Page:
The PPA is between a special purpose corporation, Tsavo Power Company Limited, incorporated in Kenya, and the Kenya Power and Lighting Company Limited. The term of the PPA is 20 years from the commercial operations date. KPLC has agreed to pay a fixed monthly capacity payment plus an energy payment based on actual energy delivered and the pricing is designated entirely in US$. There is no government guarantee but KPLC has agreed to a security arrangement based on a letter of credit and a revenue account.
Tsavo Power Company Limited is currently owned by affiliates of Wärtsilä NSD Corporation but the intention is to introduce new partners to the project as soon as possible. These are expected to be a major local development and investment group, an international power company and a major British development group that will also provide part of the debt. The expected contract structure for the project is shown in Figure 1.
The project is essentially a mid-peak power plant intended to provide power locally and to act as a backup for Kenya`s hydroelectric generation system. During dry years and during periods of local power shortage, the plant will be heavily loaded.
WPD is acting as lead developer and is currently engaged in negotiating key project agreements and arranging finance. The Engineering, Procurement and Construction (EPC) agreement and the Operation and Maintenance (O&M) agreement will be with affiliates of Wärtsilä NSD North America Inc. The initial Fuel Supply Agreement (FSA) will be with a major oil supplier through the port of Mombasa. It is very likely that the local refinery, currently operated by a consortium of Shell-BP, Caltex and the government of Kenya will be able to provide heavy fuel oil of the quality required.
All of the project agreements are expected to be executed and firm commitments obtained for all of the equity and debt for the project à‚– by the third quarter of 1999 à‚– in which case the project will enter commercial operation in late 2000.
The power plant, a Wärtsilä Power Master plant, will consist of seven 18-cylinder Wärtsilä 38 engines of approximately 10.5 MW each running on heavy fuel oil.
The plant design is based on the proven Power Master design of power plants now operating in various parts of the world. The basic layout and general configuration will be similar to the recently completed 125 MW Tapal power plant in Pakistan. Certain adaptations will be necessary to suit the specific conditions at the site and the fact that another power plant, Kipevu I, is in construction on an adjacent site. The final appearance of the power plant will be similar to the Pare Pare project (a 60 MW Power Master powered by six Wärtsilä 38 engines) in Indonesia.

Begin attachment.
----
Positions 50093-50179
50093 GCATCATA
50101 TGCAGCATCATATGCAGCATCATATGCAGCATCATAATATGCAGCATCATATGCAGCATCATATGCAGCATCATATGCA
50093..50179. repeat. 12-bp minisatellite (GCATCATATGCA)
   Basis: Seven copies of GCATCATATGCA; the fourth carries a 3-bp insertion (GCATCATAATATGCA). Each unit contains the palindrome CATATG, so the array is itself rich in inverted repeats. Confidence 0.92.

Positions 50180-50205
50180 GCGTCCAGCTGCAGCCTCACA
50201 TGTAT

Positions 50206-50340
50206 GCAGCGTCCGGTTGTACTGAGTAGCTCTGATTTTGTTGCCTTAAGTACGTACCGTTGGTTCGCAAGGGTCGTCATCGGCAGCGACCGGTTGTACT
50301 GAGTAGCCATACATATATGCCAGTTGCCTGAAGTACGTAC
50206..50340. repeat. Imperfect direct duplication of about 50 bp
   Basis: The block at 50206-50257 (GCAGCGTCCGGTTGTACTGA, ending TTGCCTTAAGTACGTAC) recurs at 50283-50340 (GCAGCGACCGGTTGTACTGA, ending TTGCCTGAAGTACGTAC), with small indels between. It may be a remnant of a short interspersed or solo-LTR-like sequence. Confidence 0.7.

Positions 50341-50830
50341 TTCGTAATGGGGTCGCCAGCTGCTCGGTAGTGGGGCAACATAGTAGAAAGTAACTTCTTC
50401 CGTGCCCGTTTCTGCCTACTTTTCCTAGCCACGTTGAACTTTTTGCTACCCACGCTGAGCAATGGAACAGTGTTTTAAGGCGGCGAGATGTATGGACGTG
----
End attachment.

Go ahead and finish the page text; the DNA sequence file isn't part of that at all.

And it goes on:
The Wärtsilä 38 engines are well proven on base load operation, having been successfully operated since 1996 at the Tapal project in Pakistan and at the Elcosa project in Honduras since 1995. Both of these projects were constructed by affiliates of Wärtsilä NSD Corporation and initially operated by the operations group of Wärtsilä NSD.
Wärtsilä NSD will, through its affiliates and local construction contractors, provide a fixed price contract under the terms of which engineering, procurement, construction, project management, start-up and testing services will be provided as necessary to deliver a complete and operable power plant with all necessary auxiliaries and related facilities consistent with the requirements of the PPA.
Tsavo Power Company Ltd. will enter into an O&M agreement with Wärtsilä NSD Nederland. Wärtsilä NSD Nederland will utilise the services of Wärtsilä NSD Operations Inc. to mobilise the project and to support operations.
Under this agreement, the operator will provide all operation and maintenance services necessary or advisable to efficiently operate and maintain the plant, including all associated mechanical, electrical, fuel handling, pollution control and utility connections in good operating condition with the objective of minimising costs, minimising net plant heat rate, maximising capacity factor, maximising mean time between failures and maximising asset life.
The plant has been designed to meet the applicable World Bank Pollution Prevention and Abatement Guidelines for New Power Plants. An important item in the initial development of the project will be the production and approval of an Environmental Impact Assessment Report (EIAR) required in order to obtain the Electric Power Production License that is required under Kenyan Law.
The complete EIAR was prepared by Ecological Services International of Ontario, Canada. Obtaining the Electric Power Production License is generally regarded as being the pacing item in closing finance for the project.
Naturally, the project owners will work closely with its consultants and contractors, and the relevant Kenyan authorities, to implement the recommendations of the environmental assessment and ensure compliance with applicable World Bank and Kenyan government standards.
Figure 1. Structure of the Kipevu II IPP project
Figure 2. The design of the Kipevu II project will be similar to that of the Pare Pare project, a 60 MW Wärtsilä Power Master powered by six Wärtsilä 38 engines in Indonesia